Mary Shelley quote about beauty from Frankenstein - Even broken in spirit as he is, no one can feel more deeply than he does the beauties of nature. The starry sky, the sea, and every sight afforded by these wonderful regions seem still to have the power of elevating his soul from earth.
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Even broken in spirit as he is, no one can feel more deeply than he does the beauties of nature. The starry sky, the sea, and every sight afforded by these wonderful regions seem still to have the power of elevating his soul from earth.
 Mary Shelley, Frankenstein (1818). copy citation

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Author Mary Shelley
Source Frankenstein
Topic beauty nature elevation
Date 1818
Language English
Reference
Note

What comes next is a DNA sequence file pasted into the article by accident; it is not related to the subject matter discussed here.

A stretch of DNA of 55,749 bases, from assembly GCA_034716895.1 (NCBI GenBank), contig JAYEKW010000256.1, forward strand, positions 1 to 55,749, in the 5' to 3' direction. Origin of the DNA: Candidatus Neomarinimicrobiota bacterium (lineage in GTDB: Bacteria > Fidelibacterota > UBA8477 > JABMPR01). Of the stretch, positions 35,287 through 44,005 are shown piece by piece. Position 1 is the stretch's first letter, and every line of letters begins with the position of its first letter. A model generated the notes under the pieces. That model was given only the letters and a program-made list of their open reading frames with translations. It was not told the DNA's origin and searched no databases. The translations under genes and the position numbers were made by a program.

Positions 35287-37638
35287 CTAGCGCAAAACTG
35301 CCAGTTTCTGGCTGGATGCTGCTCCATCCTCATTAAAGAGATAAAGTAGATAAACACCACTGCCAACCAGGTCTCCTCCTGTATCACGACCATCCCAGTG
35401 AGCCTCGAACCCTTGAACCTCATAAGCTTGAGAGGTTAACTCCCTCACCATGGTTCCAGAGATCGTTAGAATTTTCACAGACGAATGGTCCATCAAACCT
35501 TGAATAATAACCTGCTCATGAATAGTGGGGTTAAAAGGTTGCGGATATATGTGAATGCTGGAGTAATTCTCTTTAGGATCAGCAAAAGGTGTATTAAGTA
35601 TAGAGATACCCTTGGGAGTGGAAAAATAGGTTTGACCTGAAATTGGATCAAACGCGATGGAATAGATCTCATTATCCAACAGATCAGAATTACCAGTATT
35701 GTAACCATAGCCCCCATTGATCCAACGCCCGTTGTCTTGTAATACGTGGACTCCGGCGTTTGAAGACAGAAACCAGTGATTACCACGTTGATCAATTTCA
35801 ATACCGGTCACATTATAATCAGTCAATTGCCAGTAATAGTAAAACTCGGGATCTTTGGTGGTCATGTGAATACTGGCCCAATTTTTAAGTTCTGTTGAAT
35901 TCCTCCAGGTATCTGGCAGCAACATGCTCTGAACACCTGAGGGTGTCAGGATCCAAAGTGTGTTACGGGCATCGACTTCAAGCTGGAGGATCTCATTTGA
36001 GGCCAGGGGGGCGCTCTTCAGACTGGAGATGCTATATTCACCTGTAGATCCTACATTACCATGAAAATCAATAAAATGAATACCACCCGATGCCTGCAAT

Weblink http://www.gutenberg.org/files/84/84-h/84-h.htm

Context

“But I—I have lost everything and cannot begin life anew.»
As he said this his countenance became expressive of a calm, settled grief that touched me to the heart. But he was silent and presently retired to his cabin.
Even broken in spirit as he is, no one can feel more deeply than he does the beauties of nature. The starry sky, the sea, and every sight afforded by these wonderful regions seem still to have the power of elevating his soul from earth. Such a man has a double existence: he may suffer misery and be overwhelmed by disappointments, yet when he has retired into himself, he will be like a celestial spirit that has a halo around him, within whose circle no grief or folly ventures.” source

Meaning and analysis

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